It’s natural for the youngest sibling to have parts of his game that would resemble the way his older brothers or father played basketball.
Jojo Wallace watched his oldest brother John play the game. He also watched Joey, the middle brother, perform in some of the same high school gymnasiums that Jojo plays in now.
“(Joey) played really good defense. My game is not like Joe’s. My game is more like my brother John. Me and John like to score. Joe was pass-first. Me and John are really good shooters.”
Jojo Wallace has shown plenty of offense during his season-plus suiting up at New Milford. He averaged 20.8 per game for the Green Wave as a freshman, despite getting that extra special defensive attention from opponents.
So far this season, Wallace is averaging 27.2 per game through five games.
“He is lanky, over 6-foot-3 as a sophomore with long arms, long legs. His brother (Joey) was more high-power energy and stronger,” said New Milford coach Al Tolomeo, now in his fifth season with the program. “Jojo was our main scoring offensive threat from the day he walked into the gym. Everyone keyed on him as a freshman. He didn’t back away from anything, especially offensively. He’s a natural scorer and he works his butt off.”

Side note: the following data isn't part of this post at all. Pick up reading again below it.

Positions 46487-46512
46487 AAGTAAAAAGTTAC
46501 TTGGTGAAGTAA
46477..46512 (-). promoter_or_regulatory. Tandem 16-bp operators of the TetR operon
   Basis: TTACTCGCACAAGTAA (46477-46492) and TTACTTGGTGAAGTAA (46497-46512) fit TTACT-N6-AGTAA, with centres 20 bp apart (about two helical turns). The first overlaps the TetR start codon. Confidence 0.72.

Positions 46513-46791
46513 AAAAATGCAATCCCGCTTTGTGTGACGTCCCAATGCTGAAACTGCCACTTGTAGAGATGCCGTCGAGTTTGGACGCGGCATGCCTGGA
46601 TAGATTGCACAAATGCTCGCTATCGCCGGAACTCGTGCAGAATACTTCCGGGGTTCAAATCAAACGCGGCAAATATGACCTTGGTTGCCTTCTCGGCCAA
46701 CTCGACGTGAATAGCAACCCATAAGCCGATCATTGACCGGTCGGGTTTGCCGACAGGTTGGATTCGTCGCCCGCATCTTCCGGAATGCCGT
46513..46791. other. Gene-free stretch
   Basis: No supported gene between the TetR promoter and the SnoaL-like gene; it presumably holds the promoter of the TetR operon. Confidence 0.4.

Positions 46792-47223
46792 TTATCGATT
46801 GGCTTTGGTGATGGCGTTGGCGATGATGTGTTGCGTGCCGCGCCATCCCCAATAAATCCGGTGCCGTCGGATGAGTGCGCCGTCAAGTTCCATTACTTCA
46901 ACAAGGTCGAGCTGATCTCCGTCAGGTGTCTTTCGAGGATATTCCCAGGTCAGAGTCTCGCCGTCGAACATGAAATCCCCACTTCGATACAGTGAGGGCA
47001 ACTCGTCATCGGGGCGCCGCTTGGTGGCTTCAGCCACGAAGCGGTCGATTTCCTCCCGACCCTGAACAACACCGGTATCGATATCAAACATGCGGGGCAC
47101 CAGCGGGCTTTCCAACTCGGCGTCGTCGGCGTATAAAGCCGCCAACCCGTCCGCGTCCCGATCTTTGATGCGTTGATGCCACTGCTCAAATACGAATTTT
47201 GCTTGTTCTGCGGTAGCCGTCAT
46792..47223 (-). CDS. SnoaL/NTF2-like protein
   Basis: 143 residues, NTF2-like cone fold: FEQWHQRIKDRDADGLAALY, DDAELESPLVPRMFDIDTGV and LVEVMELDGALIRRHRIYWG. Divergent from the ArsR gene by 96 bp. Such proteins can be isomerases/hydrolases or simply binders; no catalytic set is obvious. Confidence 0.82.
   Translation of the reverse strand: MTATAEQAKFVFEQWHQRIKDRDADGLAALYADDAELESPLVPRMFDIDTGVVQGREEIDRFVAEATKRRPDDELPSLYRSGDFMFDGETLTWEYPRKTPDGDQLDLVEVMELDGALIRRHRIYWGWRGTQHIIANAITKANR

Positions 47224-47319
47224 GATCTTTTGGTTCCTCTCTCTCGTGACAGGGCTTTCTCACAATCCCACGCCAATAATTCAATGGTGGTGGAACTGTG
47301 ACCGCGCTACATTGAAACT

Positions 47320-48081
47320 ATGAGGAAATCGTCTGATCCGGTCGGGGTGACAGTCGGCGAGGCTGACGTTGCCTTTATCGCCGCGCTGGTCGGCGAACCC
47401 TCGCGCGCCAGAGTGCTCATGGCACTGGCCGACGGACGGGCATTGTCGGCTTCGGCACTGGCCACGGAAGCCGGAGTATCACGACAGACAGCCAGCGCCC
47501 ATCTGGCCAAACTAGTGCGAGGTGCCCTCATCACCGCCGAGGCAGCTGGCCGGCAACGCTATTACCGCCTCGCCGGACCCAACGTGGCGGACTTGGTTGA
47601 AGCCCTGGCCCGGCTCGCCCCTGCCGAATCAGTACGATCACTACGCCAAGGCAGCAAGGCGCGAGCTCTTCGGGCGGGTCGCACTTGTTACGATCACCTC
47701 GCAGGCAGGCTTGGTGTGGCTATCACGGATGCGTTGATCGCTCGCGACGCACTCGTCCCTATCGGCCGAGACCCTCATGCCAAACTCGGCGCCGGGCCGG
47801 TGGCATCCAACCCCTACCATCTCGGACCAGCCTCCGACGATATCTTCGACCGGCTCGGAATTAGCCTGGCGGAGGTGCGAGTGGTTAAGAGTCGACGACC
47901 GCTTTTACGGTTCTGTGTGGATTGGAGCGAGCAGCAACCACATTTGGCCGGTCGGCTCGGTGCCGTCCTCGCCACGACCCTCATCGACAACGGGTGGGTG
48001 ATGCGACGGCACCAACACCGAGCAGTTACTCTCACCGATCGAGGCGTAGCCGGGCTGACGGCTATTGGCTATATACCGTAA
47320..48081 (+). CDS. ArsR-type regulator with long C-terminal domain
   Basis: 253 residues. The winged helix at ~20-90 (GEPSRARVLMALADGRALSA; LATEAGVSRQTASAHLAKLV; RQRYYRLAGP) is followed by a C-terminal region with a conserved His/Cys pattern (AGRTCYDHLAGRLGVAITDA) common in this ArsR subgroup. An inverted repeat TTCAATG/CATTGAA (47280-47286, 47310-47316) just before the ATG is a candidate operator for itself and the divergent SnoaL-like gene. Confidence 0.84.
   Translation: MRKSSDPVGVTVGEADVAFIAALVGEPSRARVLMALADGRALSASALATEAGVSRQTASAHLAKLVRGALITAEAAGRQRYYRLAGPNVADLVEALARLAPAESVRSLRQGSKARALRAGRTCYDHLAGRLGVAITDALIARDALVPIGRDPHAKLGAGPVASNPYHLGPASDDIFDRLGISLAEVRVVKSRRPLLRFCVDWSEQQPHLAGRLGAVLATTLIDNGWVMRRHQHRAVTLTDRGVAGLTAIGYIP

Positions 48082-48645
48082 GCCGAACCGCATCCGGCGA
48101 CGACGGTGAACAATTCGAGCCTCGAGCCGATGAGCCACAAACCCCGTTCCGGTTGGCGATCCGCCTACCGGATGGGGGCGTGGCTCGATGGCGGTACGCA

As for Wallace’s father, John, Sr., Jojo only needs to go to YouTube to find some clips on how his old man’s career fared. Yes, he is that John Wallace, who helped lead Syracuse to the 1996 NCAA Division I national championship game and then went on to be drafted by the New York Knicks with the 18th overall pick in the draft.
John, a two-time All Big East Conference First team selection, had his No. 44 retired at Syracuse last February — the last in a long line of famous athletes who wore the number for The Orange. Stars like Jim Brown, Ernie Davis and New Haven’s own Floyd Little, who died in January, along with hoop players Danny Schayes and Derrick Coleman.
Jojo said he prefers to watch his dad’s games at Syracuse instead of his pro career. As for dad, who said he was 3 inches taller than Jojo at the same stage in high school, he has high praise for his youngest son.
“He is a scorer, he really is. At that same age, Jojo is a better scorer than I was, better than Joey, better than his brother John,” Wallace Sr., said. “He lets the game come to him, but at the same time, he reads what the defense is trying to dictate. Whether you are shooting more from the perimeter or getting to the basket, it is all predicated on how you are going. You can’t let the defense dictate what you are doing.”
John also used a word to describe his youngest son that may make you reach for Webster’s dictionary: phlegmatic.
“He is calm, cool and collected at all times. That’s him,” John said. “You can’t rush him, you can’t speed him up. He always has an even keel on the court. He rarely has outbursts or shows that youthful exuberance.”
John and his wife Dana are happy they are getting to see some of Jojo’s games during this COVID-19 pandemic. “I didn’t care if he had just one game, wear a mask, no fans at road games, I’m happy the kids are out there able to play and it is not a wasted season,” he said.